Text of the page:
Interlinking of rivers likely to figure in Indo-Bangla talks

New Delhi Sept. 21. India's coming talks here with Bangladesh on the sharing of river waters, are likely to be held under the shadow of the latter's reservations on interlinking of rivers. Already there is a lot of media focus in Bangladesh on India's plan to interlink rivers, so much so that some Bangladeshi professionals have written to the Supreme Court to scrap the interlinking programme.

Under the programme, dams are being conceived upstream Manas and Sankosh rivers in Bhutan under the Manas-Sankosh-Teesta-Ganga link. India shares Teesta and Ganga with Bangladesh.

The Bangladesh Government is reported to have taken up the issue with the Indian Government and has been assured that the international laws on water sharing would be adhered to in the interlinking programme. Senior officials in the Ministry of Water Resources said none of the projects was likely to affect Bangladesh in the manner that was being projected in its media.

For now, during the Ministerial-level 35th Joint Rivers Commission talks scheduled for next week, India would be focussed on the implementation of the Ganga Water Sharing Treaty of 1996. Although there is speculation that the Treaty might come up for review in this crucial meeting, sources said neither country has officially sought a review so far.

The "goodwill" treaty, signed in December 1996, by the then Indian Prime Minister, Deve Gowda, and the Bangladesh Prime Minister, Sheikh Hasina, is valid for 30 years, although there is a provision that it can be reviewed after five years.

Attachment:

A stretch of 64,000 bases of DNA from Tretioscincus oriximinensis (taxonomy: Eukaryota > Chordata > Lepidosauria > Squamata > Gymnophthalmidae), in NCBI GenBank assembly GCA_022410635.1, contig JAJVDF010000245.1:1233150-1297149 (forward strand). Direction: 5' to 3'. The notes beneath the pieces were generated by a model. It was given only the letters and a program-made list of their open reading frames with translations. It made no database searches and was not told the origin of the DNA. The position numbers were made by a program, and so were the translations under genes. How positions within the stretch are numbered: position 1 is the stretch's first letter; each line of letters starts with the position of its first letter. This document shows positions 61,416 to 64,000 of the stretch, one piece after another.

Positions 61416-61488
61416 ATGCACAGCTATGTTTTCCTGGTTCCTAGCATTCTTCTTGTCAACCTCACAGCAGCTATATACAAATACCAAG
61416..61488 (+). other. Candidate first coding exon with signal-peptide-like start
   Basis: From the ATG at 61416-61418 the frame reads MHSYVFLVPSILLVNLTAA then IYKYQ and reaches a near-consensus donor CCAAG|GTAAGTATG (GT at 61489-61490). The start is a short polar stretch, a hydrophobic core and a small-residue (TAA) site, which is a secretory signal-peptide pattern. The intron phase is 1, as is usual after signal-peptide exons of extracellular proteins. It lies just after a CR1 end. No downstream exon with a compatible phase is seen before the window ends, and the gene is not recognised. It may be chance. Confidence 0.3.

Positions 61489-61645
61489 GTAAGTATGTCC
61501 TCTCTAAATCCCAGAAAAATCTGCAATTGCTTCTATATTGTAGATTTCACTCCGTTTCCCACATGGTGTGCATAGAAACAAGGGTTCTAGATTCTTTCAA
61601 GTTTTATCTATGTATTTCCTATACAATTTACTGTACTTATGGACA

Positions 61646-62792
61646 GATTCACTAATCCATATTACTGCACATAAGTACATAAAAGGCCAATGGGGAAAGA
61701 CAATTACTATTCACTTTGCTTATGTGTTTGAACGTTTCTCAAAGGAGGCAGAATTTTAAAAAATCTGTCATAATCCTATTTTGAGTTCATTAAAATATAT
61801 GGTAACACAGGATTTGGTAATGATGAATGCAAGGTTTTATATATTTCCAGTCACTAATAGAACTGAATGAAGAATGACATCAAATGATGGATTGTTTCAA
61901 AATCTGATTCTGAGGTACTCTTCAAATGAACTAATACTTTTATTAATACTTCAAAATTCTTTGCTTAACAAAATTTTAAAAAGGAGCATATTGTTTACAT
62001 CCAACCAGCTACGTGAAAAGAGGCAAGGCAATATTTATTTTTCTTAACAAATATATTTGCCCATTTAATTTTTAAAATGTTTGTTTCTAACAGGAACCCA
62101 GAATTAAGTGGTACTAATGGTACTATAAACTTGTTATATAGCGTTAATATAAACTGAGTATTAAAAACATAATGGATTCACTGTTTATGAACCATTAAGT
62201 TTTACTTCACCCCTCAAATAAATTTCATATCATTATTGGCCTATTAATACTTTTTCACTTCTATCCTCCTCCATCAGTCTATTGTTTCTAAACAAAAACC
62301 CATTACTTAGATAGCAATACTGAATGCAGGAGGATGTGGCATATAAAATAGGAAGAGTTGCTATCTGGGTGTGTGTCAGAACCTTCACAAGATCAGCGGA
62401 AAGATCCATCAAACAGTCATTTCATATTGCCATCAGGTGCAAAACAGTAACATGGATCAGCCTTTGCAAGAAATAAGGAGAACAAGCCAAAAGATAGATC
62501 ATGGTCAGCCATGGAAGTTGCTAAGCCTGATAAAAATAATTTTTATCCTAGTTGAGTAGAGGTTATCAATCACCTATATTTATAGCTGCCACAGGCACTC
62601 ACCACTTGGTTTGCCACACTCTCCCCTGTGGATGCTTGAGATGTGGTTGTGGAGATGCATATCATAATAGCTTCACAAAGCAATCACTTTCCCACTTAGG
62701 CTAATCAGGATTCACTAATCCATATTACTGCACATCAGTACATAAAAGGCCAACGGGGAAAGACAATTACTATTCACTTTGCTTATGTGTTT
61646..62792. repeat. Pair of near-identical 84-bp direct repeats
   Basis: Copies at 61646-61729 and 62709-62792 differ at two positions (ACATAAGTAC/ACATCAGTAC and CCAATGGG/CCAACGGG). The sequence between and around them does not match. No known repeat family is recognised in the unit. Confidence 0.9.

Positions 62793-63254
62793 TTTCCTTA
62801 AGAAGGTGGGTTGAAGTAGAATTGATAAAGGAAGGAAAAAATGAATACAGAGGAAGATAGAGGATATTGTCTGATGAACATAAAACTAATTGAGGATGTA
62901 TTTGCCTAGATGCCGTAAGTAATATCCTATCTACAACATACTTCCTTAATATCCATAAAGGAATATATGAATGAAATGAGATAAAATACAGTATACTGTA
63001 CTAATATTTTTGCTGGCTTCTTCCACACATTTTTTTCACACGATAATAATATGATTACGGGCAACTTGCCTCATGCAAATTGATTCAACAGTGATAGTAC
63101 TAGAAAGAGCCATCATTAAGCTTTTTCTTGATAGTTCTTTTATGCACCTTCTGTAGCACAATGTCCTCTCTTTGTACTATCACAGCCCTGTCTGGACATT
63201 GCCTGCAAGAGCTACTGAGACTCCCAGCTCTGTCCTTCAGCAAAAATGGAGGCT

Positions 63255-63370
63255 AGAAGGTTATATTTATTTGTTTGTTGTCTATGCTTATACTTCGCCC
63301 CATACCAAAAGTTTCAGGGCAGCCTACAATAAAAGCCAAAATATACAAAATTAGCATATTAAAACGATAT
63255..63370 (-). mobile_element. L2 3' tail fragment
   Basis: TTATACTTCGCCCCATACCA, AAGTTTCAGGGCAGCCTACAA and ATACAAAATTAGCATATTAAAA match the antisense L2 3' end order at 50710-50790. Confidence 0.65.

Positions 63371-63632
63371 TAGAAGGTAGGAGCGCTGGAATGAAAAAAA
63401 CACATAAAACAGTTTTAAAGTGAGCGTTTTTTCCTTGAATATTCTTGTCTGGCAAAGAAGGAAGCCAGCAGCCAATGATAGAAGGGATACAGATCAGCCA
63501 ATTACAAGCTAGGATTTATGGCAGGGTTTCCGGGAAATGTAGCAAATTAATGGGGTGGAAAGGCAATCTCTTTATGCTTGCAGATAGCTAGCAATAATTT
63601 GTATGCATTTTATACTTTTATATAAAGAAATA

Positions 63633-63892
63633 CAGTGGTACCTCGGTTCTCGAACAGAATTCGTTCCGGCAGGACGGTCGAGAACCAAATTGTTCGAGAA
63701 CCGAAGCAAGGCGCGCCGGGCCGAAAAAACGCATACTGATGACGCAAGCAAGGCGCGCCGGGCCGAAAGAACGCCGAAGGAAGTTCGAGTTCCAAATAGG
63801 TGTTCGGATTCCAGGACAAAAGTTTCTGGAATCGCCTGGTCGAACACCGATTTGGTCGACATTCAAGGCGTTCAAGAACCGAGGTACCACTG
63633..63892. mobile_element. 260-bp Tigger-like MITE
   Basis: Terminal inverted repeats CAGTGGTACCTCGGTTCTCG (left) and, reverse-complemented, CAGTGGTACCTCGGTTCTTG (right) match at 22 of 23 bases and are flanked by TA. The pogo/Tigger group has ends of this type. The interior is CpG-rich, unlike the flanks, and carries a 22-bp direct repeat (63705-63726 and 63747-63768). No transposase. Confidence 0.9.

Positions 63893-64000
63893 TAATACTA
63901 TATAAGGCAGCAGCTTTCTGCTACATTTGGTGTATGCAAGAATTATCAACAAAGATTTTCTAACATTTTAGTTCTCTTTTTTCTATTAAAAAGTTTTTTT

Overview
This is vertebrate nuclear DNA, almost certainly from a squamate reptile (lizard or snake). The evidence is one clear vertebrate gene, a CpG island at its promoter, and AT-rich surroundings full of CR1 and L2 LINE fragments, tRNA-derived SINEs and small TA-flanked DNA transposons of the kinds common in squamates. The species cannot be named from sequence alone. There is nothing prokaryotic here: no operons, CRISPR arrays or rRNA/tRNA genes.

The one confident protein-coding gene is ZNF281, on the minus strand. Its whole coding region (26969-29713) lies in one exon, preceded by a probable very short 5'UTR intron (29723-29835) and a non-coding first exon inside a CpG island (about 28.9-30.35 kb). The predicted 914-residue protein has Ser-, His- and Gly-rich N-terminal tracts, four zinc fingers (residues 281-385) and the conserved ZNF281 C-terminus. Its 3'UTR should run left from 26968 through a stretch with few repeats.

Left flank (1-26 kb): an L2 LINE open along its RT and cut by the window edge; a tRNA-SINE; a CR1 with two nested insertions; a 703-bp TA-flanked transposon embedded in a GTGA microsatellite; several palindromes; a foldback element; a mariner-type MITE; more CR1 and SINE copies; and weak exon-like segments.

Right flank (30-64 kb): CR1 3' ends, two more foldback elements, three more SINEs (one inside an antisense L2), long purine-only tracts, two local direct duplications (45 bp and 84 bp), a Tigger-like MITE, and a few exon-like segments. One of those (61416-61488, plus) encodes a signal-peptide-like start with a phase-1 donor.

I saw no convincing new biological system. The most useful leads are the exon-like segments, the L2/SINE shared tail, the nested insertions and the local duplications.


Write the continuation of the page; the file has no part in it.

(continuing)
Under the treaty, the neighbours are to share Ganga waters from Farakka barrage in Mushirabad in Malda, West Bengal, between January and May every year as per a monthly schedule. However, between March and May lean periods, both India and Bangladesh shall receive a guaranteed 35,000 cusecs water in alternate three 10-day periods each. India takes this water from Ganga through a feeder canal which goes to the Calcutta port during the lean season to maintain the draft.

Earlier during January, since it was an overall drought year and the flows in Ganga were less, average releases to Bangladesh were affected. Bangladesh is expected to take this up during the meeting.

The other issue that might come up would be the sharing of the waters of the Teesta river which originates in Sikkim and runs through West Bengal to Bangladesh. Five inconclusive meetings have been held under a Joint Committee of Experts headed by the Water Resources Secretaries on this.

Bangladesh has also expressed reservations about an earlier proposed Fulertal barrage.

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